THE African Union gave Zimbabwe’s flawed elections a tentative stamp of approval yesterday, as official results showed Robert Mugabe’s party won a crucial two-thirds of parliamentary seats.
The Movement for Democratic Change of Morgan Tsvangirai, Mr Mugabe’s main challenger, said it would refuse to recognise the result.
The AU observer mission head, Olesegun Obasanjo, of Nigeria, told reporters that Wednesday’s election was “fairly” free and fair, although a statement from his team spoke of “grave concerns” over the number of voters turned away.
Mr Obasanjo’s assessment opens the way for the 89-year-old leader to swear himself in as president in the next week or so without the worry of being pushed by his African peers to the negotiating table, as happened after the last disputed elections in 2008.
The Southern African Development Community (SADC) said in a preliminary report from its observer mission that the elections were “free and peaceful” – though it stopped short of saying they were fair.
“Whoever is aggrieved should approach the courts,” said mission head Bernard Membe. “In democracy we not only vote, not only campaign, but accept the hard facts, particularly the outcome.”
MDC spokesman Douglas Mwonzora said: “We cannot be exhorted by SADC to endorse something that is unfair.”
The opposition says one million were stopped from voting. It is mulling mass protests – though there is little apparent enthusiasm on the streets.
Results from 180 parliamentary constituencies announced on state radio showed that Mr Mugabe’s ZANU-PF had won 142, retaking many opposition strongholds.
A two-thirds majority will allow the president to change the constitution, which has only just been adopted after years of haggling in Zimbabwe’s power-sharing government.
Justice minister Patrick Chinamasa confirmed the new charter “may need cleaning up”.
Official presidential results are expected by Monday.
“We all know the results of this election. We are just waiting for the excitement and pleasure of hearing it on TV,” the minister added.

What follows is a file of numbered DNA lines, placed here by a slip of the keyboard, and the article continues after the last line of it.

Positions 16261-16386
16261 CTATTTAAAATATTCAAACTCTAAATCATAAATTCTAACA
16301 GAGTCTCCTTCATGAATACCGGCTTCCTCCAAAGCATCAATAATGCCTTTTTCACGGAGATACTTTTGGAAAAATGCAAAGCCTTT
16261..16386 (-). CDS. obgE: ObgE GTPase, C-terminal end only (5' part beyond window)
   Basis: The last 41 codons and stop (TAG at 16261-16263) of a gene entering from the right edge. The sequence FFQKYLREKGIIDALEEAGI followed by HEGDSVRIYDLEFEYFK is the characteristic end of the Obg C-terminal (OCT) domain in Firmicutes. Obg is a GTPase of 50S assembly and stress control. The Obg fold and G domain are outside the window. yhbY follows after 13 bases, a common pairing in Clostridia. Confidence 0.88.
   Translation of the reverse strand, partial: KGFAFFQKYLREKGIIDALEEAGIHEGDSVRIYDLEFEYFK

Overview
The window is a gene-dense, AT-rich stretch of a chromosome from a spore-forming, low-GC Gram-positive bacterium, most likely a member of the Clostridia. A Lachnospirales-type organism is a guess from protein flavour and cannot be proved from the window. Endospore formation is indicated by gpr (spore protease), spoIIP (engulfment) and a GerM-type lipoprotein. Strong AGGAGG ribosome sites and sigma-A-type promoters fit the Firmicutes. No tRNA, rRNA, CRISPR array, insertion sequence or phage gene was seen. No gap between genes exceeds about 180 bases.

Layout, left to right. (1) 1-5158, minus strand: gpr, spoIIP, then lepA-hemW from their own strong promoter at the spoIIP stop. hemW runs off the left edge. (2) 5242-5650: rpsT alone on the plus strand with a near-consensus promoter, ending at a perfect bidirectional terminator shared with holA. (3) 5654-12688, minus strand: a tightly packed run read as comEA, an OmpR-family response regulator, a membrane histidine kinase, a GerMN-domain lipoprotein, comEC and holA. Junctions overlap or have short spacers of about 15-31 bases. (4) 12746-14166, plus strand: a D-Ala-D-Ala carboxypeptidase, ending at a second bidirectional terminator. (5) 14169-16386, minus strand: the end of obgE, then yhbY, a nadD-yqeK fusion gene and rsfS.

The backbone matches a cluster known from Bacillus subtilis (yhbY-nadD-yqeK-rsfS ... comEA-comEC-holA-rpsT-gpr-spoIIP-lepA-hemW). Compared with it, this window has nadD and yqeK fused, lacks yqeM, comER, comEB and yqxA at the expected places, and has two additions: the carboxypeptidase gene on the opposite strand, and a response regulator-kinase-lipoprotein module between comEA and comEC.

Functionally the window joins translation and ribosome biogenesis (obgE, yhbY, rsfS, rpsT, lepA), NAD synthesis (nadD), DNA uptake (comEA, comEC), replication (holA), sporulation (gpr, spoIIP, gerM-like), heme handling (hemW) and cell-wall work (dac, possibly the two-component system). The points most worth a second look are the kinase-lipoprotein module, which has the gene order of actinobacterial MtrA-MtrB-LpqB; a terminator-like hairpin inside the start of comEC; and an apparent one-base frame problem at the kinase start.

Lawyers for Mr Tsvangirai are querying the numbers of voters added to the roll in former MDC constituencies that fell to ZANU-PF. Contrary to SADC guidelines on the holding of elections, the register was only released to the opposition as polling began.
Dumisani Muleya told the Zimbabwe Independent: “We all saw it coming, although some were in denial. Morgan Tsvangirai and his party slept on the job and were led by the nose to the slaughterhouse.”
Yesterday, vendors at Avondale fleamarket huddled round radios listening to results. There were some cheers when ZANU-PF achieved a huge win in eastern Mutare.
Opinion polls showed Mr Mugabe’s popularity had surged on the back of his promises to take over white companies and reports of corruption in the MDC.
But there was disbelief over the scale of ZANU-PF’s win.
“The MDC is losing left, right and centre. The figures are just too big. A smaller margin, 55 per cent, might have been possible, but they’re talking about 75 per cent for ZANU-PF,” said one international rights worker.
“But what do you expect when you have one party in control of the electoral process?”
She said rural voters were too frightened of reprisals to vote MDC: 200 opposition supporters were killed after Mr Mugabe lost the first round in 2008.
A western diplomat said that the results were “incredible”.